What is required if we want to be made well?  Our cooperation.  If we want to get well we must be willing to invest.

What do you need to invest?  Maybe your investing means spending time with those who can help you experience something new.  Maybe it means going ahead with that radiation therapy–an instrument of God’s healing.  Maybe it means beginning to take a medication every day.  Maybe it means joining a support group or getting some counseling.  Maybe it means cutting up those credit cards.  Maybe it means calling a friend.  Maybe it means eating those five green vegetables a day and getting some exercise.  Maybe it means reading a book or taking a class.  All of these can be instruments of God’s healing if we are willing and ready to cooperate.

God desires and is always working for our well-being.  But God will not override our will. Love cannot override our will. We must cooperate if we want to avail ourselves to all God wants to give us.

The New Testament uses a word for cooperating or working with God.  It is sunergeo. The word synergy comes from that word, and it literally means “work with.”  The most quoted scripture where this word is found is Romans 8:28: “God works for good in everything with those who love him, who have been called according to his purpose.”

Some translations say God works for the good of those who love him, but these translations misinterpret the word. They make it seem like God does all the work alone.  God works with us, and if we love him, we will cooperate

We find sunergo in 1 Corinthians 16:16 and 2 Corinthians 6:1. In these instances and others, we are also called to cooperate with those who are cooperating with God.

We also cooperate with God when we receive God’s grace and extend it to others. In fact, we are God’s preferred method of delivering his grace.  John Townsend, in the book Loving People:  How to Love and Be Loved describes one man who had never learned to be emotionally present with his wife. He had never experienced emotional support from his parents or anyone else. Townsend, a counselor, sent him to a men’s group where he received what God had to give him. God used the men from the retreat to bring healing. In turn, the man was able to give his wife what he had received.

“Do you want to get well?” asks Jesus. By asking this question, Jesus puts the ball in our court. The crippled man was not the epitome of faith. At the time it did not matter to the man where he received his healing, but he was willing to pick up his mat and walk without questioning, even after 38 years of being immobile.  God can work wonders with little.

We need not worry about being “good enough” for God. Our performance isn’t the primary issue, but we must cooperate. We must open the door from our side and respond to God’s call.  Are you willing to take a risk?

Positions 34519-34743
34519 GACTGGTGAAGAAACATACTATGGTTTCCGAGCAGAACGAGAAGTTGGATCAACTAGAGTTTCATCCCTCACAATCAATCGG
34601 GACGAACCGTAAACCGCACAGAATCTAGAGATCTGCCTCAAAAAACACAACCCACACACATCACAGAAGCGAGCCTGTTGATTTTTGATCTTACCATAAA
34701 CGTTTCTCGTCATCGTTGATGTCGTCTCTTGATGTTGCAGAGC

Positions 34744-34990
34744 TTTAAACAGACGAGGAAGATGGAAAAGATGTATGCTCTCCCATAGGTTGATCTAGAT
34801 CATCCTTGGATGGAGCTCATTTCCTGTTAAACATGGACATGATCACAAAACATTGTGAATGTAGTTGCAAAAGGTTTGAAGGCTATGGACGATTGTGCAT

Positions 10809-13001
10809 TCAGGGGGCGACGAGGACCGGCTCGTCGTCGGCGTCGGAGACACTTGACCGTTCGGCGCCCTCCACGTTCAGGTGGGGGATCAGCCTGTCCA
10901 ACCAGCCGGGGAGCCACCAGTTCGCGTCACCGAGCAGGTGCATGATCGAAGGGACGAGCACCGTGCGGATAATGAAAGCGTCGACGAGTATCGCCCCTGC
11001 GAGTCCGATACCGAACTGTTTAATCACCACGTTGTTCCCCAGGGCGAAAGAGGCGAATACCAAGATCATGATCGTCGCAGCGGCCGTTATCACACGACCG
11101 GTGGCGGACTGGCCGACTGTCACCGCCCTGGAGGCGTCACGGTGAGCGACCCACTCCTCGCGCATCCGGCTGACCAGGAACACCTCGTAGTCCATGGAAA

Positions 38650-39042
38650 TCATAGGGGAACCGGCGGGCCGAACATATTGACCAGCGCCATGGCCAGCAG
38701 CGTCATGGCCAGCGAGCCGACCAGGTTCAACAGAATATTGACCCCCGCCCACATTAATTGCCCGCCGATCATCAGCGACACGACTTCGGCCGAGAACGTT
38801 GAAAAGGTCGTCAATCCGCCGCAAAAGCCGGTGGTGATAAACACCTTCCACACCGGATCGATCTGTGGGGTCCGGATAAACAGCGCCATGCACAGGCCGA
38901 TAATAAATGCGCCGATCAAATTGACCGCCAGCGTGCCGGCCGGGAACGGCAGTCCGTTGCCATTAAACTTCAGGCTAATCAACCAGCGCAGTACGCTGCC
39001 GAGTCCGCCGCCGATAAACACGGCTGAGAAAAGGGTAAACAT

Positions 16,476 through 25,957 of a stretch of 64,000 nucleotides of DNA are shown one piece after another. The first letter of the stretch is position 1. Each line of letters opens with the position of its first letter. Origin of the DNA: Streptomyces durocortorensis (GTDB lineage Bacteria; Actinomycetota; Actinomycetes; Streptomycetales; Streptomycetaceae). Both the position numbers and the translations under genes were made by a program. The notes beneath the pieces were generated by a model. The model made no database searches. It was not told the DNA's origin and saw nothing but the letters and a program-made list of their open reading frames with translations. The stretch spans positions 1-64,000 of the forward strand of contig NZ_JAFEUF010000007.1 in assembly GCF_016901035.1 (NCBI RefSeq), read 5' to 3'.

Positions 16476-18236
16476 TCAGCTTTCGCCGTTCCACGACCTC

Do you want to get well?

Rethinking the Phrase “God Allows”

by Mark KarrisHeadshot

I am a pastor and therapist who works with those who have experienced trauma. I have recently come to the conclusion that “God allows,” in regard to evil and suffering, is a terrible theological phrase. I have discovered it often erodes trust in a profoundly loving and trustworthy God.

Deconstructing “God Allows”

The word “allow” is poison to the sensitive, God-seeking, and traumatized soul. It is poison for at least two reasons.

First, saying God “allows evil” makes God out to be a voyeur who arbitrarily jumps into time, willfully intervening in some people’s lives to save them from harm, and willfully not intervening in others.

Imagine, for example, what it must be like for God watching a disturbed psychopath begin to rape a helpless woman. The God most people believe in must say, “I planned this before the foundation of the world. I know I could stop this, but I am going to allow it to happen.” Although all-powerful, this God just watches and does nothing to stop the rape.

In another moment, God watches another psychopath begin to rape another helpless woman. But this time, God says, “I also planned this before the foundation of the world. But in this case, I will intervene and stop this man.” Perhaps God intervened by causing a neighbor to stop by the victim’s house. The perpetrator became startled, frantically running out the door.

I am among many people who are aghast at the God who allows some evil but prevents others. The God most people believe in is 1) in control of everything that happens in the world, 2) powerful enough to stop any evil act from happening but often doesn’t (which is monstrous), and 3) preordains these evils as part of some master plan.